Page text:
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Montoya v. United States

United States District Court, D. Utah, Northern Division

November 17, 2016

DAMEON NESTOR MONTOYA, Petitioner,
v.
UNITED STATES OF AMERICA, Respondent.

          ORDER AND MEMORANDUM DECISION GRANTING PETITIONER'S MOTION FOR RELIEF UNDER 28 U.S.C. § 2255

          TENA CAMPBELL, U.S. DISTRICT COURT JUDGE

         Dameon Nester Montoya was convicted of being a felon in possession of a firearm. Because he had previously committed two “crimes of violence” as defined in a now-outdated version of the United States Sentencing Guidelines (Guidelines), Mr. Montoya's sentence was enhanced. But now the law has changed. Although Mr. Montoya's previous convictions would have qualified as crimes of violence under the residual clause in the Guidelines, the Tenth Circuit has since found this clause unconstitutionally vague as a result of the Supreme Court's decision in Johnson v. United States, 135 S.Ct. 2551 (2015). Because the court finds that Johnson applies retroactively to the Guidelines, and because one of Mr. Montoya's previous convictions no longer qualifies as a crime of violence, the court GRANTS Mr. Montoya's motion.

         BACKGROUND

         Mr. Montoya pled guilty to one count of being a felon in possession of a firearm in violation of 18 U.S.C. § 922(g)(1). After his plea, the court sentenced Mr. Montoya to 57 months in prison.

         Mr. Montoya's presentence report designated two of his prior convictions as “crimes of violence” under section 4B1.2 of the Guidelines. These two prior convictions, a Utah conviction for attempted murder and a Utah conviction for assault by a prisoner, increased the recommended sentencing guideline range under the Guidelines. Specifically, Mr. Montoya's base offense level was placed at 24 as a result of these prior convictions. With his heightened base offense level, the presentence report calculated the advisory guideline range at 57 to 71 months of prison time.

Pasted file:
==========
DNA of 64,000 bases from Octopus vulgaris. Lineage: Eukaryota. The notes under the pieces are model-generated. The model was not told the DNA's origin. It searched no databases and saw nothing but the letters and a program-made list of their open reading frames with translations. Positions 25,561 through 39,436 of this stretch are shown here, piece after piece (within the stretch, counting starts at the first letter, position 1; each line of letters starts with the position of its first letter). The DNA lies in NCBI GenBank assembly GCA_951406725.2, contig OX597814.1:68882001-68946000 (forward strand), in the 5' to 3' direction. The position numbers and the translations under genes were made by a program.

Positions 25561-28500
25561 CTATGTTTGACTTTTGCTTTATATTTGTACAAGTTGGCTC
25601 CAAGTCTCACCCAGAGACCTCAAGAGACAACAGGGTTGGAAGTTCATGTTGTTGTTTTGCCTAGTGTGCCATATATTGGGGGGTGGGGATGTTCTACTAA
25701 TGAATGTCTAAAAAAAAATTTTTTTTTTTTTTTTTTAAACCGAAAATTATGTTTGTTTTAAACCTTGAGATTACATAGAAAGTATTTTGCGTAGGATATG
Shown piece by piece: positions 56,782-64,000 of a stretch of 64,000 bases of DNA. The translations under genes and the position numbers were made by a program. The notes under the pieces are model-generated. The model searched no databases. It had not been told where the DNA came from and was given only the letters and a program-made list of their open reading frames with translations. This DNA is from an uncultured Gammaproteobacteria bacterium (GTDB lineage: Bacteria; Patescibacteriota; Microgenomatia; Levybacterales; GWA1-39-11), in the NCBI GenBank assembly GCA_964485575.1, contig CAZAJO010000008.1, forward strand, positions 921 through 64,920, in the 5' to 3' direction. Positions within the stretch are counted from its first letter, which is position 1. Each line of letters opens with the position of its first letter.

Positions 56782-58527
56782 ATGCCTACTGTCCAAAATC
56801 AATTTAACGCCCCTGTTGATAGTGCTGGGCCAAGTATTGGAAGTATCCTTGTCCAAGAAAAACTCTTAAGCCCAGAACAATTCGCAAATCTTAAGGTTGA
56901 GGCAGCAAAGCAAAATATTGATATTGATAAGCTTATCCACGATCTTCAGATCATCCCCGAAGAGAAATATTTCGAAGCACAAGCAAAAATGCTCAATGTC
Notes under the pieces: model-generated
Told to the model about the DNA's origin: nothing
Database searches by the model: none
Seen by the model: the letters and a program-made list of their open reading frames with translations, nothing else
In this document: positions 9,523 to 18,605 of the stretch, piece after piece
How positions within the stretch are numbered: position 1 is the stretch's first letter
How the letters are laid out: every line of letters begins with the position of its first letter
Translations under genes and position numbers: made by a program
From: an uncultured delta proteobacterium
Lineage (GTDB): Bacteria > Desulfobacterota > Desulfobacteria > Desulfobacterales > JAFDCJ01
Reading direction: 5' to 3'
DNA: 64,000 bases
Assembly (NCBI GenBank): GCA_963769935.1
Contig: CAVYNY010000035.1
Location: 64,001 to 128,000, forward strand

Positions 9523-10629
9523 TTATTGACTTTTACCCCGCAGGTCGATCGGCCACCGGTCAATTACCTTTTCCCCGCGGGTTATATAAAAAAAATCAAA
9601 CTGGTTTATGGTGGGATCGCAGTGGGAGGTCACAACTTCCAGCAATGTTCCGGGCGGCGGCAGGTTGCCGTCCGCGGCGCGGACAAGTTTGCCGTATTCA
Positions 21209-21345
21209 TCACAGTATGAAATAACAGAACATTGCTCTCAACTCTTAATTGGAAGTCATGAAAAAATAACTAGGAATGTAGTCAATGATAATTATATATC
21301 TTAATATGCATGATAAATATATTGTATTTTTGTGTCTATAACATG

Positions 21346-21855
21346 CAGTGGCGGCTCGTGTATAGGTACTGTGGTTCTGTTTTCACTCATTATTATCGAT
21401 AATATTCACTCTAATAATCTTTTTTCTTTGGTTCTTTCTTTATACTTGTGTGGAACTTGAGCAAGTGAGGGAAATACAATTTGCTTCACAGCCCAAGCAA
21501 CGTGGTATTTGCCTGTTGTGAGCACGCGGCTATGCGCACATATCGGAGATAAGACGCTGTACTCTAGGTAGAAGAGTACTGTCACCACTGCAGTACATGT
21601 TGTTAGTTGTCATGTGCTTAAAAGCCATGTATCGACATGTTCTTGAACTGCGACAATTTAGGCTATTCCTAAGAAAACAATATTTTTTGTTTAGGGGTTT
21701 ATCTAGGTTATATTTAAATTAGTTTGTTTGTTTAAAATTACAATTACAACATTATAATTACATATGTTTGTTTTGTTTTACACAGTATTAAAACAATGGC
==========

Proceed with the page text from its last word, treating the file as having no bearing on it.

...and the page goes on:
If either of Mr. Montoya's prior convictions had not been considered “crimes of violence” under the Guidelines, his base offense level would have been lower and, consequently, the sentencing guideline range would have been lower.

         Mr. Montoya recently filed a petition seeking relief under 28 U.S.C. § 2255, arguing that based on the Supreme Court's recent opinion in Johnson his prior convictions no longer qualify as “crimes of violence” under the Guidelines. Mr. Montoya argues that “his guideline range should be recalculated and he should be resentenced under the correct range.” (Mot. to Vacate, Civ. Dkt. 1.)

         ANALYSIS

         For Mr. Montoya to succeed in his motion he must establish (1) that Johnson applies retroactively to the Guidelines, allowing him to bring this challenge at this time; and (2) that at least one of his previous convictions no longer qualifies as a crime of violence under the Guidelines. The court will address each of these issues in turn.

         I. Johnson and the Guidelines